I’m just standing up for human rights….standing up for what we all deserve, and how we treat each other. As artists we all owe it to ourselves, owe it to the community. It’s our obligation to use our platforms to do what’s right. This isn’t political, this is about human rights. No matter where you come from, your sexual orientation or race, you deserve respect, you deserve love. We live in a country that grants us the right to speak against something that’s against that.”-Phoebe Pearl

“It is this essential American freedom of expression that dancers embody in their physical work onstage. Dance and all artistic expression are by their very nature personal and political, and a critical part of our national cultural dialogue,” said Bessies director Lucy Sexton. To Phoebe Pearl, to her fellow dancers at the Rockettes, know that we support you, that we salute you, that we stand ready to fight for your—and all of our—rights under the Constitution, especially the precious right of Americans to freely express ourselves.”

While Pearl may not think of herself as being overly courageous, the bravery of her act cannot be ignored. Thus far, Pearl is the only Rockette to speak out using her real name. Another Rockette gave an exclusive interview to Marie Claire under the pseudonym “Mary” but many others have remained silent. Pearl has also not backed down from her original statement, instead holding fast to her beliefs and continuing to publicly claim them, even as the Rockettes performed at the White House today.

In a world that is as small as that of professional dance, speaking out publicly against your employer can have severe consequences. While The Rockettes organization has said that the dancers’ fears of retribution are unfounded, Rosemary Novellino-Mearns, the former dance captain of the Radio City Ballet Company, begs to differ. Novellino-Mearns successfully rallied to save the Radio City Music Hall from demolition and have it registered as a city landmark in the 1970s, efforts she discusses in her new book Saving Radio City Music Hall: A Dancer’s True Story. In a recent interview with journalist Sheryl McCarthy, Novellino-Mearns explained  why it has taken more than 40 years for the story to be told.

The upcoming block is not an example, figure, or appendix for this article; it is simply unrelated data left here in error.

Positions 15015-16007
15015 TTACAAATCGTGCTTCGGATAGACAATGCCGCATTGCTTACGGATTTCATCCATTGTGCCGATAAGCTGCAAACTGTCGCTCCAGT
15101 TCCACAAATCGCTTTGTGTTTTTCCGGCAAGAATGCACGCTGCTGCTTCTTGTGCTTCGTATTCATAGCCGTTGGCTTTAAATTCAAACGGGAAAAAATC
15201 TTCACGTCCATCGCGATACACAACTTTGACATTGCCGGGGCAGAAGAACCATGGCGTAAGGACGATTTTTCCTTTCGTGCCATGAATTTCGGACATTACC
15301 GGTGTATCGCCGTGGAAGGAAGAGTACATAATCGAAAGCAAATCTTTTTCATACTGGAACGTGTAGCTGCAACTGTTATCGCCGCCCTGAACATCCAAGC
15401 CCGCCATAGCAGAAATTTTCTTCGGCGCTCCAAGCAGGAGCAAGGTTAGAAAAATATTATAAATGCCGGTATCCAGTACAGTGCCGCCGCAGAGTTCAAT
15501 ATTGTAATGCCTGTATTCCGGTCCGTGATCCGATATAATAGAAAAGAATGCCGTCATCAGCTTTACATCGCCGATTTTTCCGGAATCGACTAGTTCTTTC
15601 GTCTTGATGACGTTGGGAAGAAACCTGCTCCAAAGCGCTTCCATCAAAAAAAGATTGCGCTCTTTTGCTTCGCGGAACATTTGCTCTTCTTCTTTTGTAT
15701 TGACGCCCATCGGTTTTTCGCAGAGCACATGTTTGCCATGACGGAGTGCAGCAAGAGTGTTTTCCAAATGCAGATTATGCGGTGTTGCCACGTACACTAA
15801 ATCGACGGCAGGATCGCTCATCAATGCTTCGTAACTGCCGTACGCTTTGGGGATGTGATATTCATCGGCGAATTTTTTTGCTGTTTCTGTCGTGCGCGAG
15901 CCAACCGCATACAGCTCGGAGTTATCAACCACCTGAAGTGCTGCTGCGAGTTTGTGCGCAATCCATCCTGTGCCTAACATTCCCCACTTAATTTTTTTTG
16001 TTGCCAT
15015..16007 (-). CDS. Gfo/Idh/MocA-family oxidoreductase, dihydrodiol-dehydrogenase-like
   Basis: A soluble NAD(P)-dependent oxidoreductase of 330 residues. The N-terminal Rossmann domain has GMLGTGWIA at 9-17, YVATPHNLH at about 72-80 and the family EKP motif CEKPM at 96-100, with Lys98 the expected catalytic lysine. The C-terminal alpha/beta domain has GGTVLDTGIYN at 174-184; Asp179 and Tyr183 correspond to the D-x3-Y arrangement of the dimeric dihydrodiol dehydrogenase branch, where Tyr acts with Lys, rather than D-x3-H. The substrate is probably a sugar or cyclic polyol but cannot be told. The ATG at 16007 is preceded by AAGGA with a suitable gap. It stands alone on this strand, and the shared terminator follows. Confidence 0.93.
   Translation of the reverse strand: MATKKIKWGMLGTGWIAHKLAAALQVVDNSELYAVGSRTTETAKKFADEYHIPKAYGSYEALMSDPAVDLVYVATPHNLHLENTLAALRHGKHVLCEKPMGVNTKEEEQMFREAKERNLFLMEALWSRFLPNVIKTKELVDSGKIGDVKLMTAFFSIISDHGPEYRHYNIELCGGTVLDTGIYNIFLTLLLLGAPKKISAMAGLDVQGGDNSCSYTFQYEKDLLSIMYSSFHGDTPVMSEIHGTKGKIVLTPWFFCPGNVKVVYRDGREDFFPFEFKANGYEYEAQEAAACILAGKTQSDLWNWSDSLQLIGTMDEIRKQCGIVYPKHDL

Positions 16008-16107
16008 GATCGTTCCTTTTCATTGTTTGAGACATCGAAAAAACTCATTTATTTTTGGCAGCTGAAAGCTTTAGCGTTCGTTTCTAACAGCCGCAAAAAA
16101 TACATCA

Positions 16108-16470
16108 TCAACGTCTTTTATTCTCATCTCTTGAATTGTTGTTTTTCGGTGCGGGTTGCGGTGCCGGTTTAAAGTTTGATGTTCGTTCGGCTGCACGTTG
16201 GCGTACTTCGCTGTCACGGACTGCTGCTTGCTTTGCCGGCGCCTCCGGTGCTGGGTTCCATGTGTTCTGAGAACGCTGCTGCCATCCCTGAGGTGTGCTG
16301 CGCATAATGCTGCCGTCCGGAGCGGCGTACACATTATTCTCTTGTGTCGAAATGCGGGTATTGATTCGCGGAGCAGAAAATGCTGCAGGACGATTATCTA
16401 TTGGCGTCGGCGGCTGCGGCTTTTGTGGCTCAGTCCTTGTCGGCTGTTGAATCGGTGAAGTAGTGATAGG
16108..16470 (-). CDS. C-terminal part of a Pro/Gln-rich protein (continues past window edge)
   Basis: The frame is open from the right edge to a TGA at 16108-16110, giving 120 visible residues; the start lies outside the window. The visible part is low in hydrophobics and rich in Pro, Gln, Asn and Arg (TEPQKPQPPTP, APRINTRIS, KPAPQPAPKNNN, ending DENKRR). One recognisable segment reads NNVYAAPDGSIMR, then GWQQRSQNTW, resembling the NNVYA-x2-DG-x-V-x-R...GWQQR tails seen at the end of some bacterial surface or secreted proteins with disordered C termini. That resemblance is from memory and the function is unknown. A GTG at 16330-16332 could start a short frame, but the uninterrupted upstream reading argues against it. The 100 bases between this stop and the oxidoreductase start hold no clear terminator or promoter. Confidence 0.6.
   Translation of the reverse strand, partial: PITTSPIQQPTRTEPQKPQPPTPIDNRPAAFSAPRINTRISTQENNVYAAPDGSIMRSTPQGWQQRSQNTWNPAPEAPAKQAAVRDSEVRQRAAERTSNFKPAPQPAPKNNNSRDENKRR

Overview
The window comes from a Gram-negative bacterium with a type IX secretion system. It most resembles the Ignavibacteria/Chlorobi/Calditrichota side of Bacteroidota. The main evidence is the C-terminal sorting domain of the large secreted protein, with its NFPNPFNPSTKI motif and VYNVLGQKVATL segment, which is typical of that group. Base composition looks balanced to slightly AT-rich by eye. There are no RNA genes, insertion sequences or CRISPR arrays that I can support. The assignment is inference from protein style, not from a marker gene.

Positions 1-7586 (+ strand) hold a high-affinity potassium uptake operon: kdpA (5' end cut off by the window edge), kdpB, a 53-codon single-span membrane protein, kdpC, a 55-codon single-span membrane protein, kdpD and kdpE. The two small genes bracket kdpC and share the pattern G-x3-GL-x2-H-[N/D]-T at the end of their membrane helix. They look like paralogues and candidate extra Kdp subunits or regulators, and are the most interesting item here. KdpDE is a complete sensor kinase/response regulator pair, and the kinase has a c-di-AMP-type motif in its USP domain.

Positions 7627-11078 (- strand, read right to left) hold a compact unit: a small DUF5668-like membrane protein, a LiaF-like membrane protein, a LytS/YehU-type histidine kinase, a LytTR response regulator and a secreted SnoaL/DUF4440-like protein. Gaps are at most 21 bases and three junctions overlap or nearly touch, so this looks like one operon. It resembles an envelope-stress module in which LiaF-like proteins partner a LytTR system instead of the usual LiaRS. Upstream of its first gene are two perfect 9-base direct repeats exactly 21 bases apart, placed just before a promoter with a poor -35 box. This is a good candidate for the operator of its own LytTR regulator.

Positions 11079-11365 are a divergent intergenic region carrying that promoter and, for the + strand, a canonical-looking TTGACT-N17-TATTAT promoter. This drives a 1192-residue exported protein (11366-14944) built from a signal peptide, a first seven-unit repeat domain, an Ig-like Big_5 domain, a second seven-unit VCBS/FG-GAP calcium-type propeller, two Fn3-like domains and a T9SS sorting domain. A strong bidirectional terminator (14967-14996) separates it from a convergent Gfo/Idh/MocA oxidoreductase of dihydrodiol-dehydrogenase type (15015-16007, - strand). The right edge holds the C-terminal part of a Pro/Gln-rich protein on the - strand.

They were not gracious in their defeat. Rockefeller center…it was truly a David and Goliath story and the little guy won. And I don’t think the Rockefellers liked that–were used to that–and they buried the story completely… I never worked there again.-Rosemary Novellino-Mearns

Whether Pearl’s job is on the line remains to be seen but even if she continues to high kick as a Rockette, her actions will remain a poignant statement that the decisions of dance organizations are not always (if ever) reflective of the dancers who comprise them.